The iPhone 12 and iPhone 12 Pro went on sale Friday in China, but some consumers are unsure what the differences are between the two phones. Yahoo Finance’s Dan Howley joins The Final Round to break down the details.
MYLES UDLAND: All right, welcome back to "The Final Round" here on Yahoo Finance. Myles Udland with you in New York. Well, a couple weeks ago, Apple announced the iPhone 12 is coming up. And today, you can go get one if you are in China. Not here in the US yet. Dan Howley joins us now for everything we need to know, Howley, about the new phone.
And I guess, in your view, it really comes down to the camera. And so I would ask a broad question, which is that, are cameras the only place where smartphones are going to get more interesting over the foreseeable future? We did the folding thing with you last year. That's like whatever, not really going to work. It seems like the camera is where all the action is at.
DAN HOWLEY: Yeah, it really is. It seems to be the place where we can get the most benefit and bang for our buck for smartphones right now, is really, you know, the camera, somewhat battery, but not particularly, and screen. But screens are now, across the board, OLED, at least as far as Apple goes. And OLED, Organic Light Emitting Diodes, are much better than LCD. So it's hard to imagine how much higher we get in terms of quality there.
So the camera really is kind of the go-to. So I actually have the two phones here. This is the iPhone 12 right here and the iPhone 12 Pro. The Mini and the Max are still yet to be released. But you could see the difference in the designs from last year's models and the models from before that. They have a more angular look to them, kind of reminiscent of the iPhones 5 and 5S there. They're also a little bit lighter as far as the iPhone 12 goes.
But yeah, it really comes down to the cameras back there. You can see the two cameras here on the 12 and the three on the 12 Max. And really, what the benefits here are, is that they have improved low light capabilities. Now when Apple came out with the iPhone 11 Pro, those had low light capabilities, but the iPhone 11 didn't.
Now what they're doing is expanding that across the board. And they did that by increasing the size of the aperture on the wide angle lens. That's basically the lens that you always use when you fire up the camera, unless you zoom in or out. That means that it can allow in more light. It can take better low light photos. It can take better photos in general, actually.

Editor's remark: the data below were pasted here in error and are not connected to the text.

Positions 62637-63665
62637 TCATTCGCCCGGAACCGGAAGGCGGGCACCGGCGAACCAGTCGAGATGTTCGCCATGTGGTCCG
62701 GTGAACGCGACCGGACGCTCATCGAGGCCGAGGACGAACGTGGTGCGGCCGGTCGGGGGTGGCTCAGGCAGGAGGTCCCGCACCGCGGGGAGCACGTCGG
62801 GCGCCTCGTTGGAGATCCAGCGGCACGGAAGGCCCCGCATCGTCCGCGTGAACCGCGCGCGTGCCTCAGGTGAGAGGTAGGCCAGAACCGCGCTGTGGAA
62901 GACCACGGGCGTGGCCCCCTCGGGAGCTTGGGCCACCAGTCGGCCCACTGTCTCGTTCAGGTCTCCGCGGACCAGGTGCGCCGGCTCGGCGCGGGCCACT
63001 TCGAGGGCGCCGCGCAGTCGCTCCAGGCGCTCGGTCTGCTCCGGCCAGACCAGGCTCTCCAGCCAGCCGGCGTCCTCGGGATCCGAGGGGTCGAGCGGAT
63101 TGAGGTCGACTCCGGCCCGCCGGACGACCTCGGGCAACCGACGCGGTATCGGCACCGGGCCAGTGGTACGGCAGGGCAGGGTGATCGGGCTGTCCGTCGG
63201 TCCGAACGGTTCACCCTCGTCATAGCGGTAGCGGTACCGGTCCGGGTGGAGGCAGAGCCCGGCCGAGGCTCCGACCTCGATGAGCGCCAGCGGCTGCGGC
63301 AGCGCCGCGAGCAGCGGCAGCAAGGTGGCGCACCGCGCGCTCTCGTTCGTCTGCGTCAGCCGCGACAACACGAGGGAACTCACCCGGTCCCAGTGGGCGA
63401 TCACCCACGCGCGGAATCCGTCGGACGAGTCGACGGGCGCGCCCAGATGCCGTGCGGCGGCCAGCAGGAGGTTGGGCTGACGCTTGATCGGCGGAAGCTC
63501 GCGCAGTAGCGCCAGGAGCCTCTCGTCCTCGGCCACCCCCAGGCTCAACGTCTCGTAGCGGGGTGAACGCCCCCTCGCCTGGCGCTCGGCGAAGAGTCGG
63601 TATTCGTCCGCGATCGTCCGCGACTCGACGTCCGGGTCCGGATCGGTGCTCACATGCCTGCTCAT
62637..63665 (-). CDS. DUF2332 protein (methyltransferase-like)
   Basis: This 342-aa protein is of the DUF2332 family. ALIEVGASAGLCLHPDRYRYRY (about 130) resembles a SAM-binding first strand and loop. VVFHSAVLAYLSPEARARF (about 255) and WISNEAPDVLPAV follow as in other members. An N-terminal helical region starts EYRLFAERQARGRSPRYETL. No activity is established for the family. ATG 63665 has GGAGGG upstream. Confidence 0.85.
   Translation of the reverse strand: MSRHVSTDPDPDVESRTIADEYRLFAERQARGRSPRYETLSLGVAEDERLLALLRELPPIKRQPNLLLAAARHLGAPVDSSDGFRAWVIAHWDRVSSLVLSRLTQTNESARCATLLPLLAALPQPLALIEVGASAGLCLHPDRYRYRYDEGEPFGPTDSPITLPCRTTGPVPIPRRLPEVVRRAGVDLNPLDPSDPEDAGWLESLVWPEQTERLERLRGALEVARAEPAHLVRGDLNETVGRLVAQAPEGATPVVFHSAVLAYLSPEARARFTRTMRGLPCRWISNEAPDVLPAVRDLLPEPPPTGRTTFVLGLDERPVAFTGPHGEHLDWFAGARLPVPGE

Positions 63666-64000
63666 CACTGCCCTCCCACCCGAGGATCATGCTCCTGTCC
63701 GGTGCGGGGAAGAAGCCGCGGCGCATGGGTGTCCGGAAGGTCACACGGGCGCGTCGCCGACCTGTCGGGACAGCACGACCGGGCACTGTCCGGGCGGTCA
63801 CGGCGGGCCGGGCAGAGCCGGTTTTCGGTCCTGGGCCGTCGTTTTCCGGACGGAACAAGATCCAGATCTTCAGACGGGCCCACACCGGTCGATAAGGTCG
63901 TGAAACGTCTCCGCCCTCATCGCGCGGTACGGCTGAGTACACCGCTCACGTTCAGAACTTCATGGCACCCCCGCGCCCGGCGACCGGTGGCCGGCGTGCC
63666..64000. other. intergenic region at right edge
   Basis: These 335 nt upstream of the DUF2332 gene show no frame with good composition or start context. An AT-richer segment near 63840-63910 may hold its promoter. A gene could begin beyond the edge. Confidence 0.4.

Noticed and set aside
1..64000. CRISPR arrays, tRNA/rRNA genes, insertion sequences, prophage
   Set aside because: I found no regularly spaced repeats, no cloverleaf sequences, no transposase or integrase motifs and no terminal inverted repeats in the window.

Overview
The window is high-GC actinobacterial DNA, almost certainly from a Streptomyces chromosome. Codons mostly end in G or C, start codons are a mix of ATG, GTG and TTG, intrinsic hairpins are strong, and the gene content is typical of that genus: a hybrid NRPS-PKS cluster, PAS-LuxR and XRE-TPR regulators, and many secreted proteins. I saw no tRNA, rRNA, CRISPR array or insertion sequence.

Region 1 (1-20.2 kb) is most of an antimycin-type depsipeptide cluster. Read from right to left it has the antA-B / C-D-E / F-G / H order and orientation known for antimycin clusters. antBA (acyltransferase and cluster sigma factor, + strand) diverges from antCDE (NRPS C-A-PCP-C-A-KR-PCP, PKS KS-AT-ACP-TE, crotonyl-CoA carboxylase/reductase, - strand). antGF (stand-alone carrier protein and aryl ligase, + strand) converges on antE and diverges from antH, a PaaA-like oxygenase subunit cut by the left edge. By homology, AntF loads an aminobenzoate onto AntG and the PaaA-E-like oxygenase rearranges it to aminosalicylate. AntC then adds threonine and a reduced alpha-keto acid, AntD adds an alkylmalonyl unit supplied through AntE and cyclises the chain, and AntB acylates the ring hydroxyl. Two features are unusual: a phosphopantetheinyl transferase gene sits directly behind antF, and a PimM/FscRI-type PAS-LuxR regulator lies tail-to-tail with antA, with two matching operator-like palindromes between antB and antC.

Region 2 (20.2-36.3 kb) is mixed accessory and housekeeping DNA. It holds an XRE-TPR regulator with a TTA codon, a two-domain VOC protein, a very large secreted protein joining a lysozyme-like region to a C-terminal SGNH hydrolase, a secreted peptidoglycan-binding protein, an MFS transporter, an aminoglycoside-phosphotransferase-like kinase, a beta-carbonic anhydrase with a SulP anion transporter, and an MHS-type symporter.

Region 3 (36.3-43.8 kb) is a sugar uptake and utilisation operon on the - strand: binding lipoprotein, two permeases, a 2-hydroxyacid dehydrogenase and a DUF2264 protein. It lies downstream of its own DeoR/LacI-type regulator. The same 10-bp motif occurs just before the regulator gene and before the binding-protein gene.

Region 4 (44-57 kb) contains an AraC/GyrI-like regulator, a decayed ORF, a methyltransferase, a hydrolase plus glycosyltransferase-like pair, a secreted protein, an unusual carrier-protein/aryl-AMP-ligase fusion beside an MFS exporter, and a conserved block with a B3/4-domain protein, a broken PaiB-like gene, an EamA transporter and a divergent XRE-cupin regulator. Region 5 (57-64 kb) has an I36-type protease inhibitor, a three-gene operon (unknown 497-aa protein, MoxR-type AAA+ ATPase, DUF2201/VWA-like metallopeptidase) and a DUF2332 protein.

So these are big improvements, I think, to Apple's iPhone. And I think it's something that people are really going to appreciate. Because when you think of a smartphone now, it's really, look, is it going to last as far as battery life? Does the screen look nice? And how good is the camera? And Apple is really knocking it out of the park in all three of those instances.
You know, the 5G aspect of this, yikes. It's not really what people had been sold so far, right? We've heard from all the carriers that 5G is going to be this incredible thing, the best thing since sliced bread. Probably better, but it's, right now, as far as nationwide 5G networks go, it's 4G. It's, you know, the same speeds that you would get on 4G. I actually have 5G on this iPhone right here. I don't know if you can tell. See the little 5G logo.
But I was using it. I was testing it. 5G got-- I got the same speeds as 4G in my apartment. Now there's that ultra wide broadband or millimeter wave 5G that's, you know, the gigabits per second. That's still really hard to come by. I mean, literal city blocks is what it comes down to. There's no overarching ultra wide broadband 5G availability. It's in these select cities in these literal city blocks. So you can't walk too far away from them without them working.
So I really think that Apple did the smart thing by kind of redoing the iPhone from the ground up, as well as including 5G, because I think if they really just went with an improvement with 5G, didn't do the camera upgrades, didn't do the design upgrades, didn't add those sweet new MagSafe wireless chargers, it wouldn't have gone over very well. But they managed to do all of that and include 5G. I'm a fan.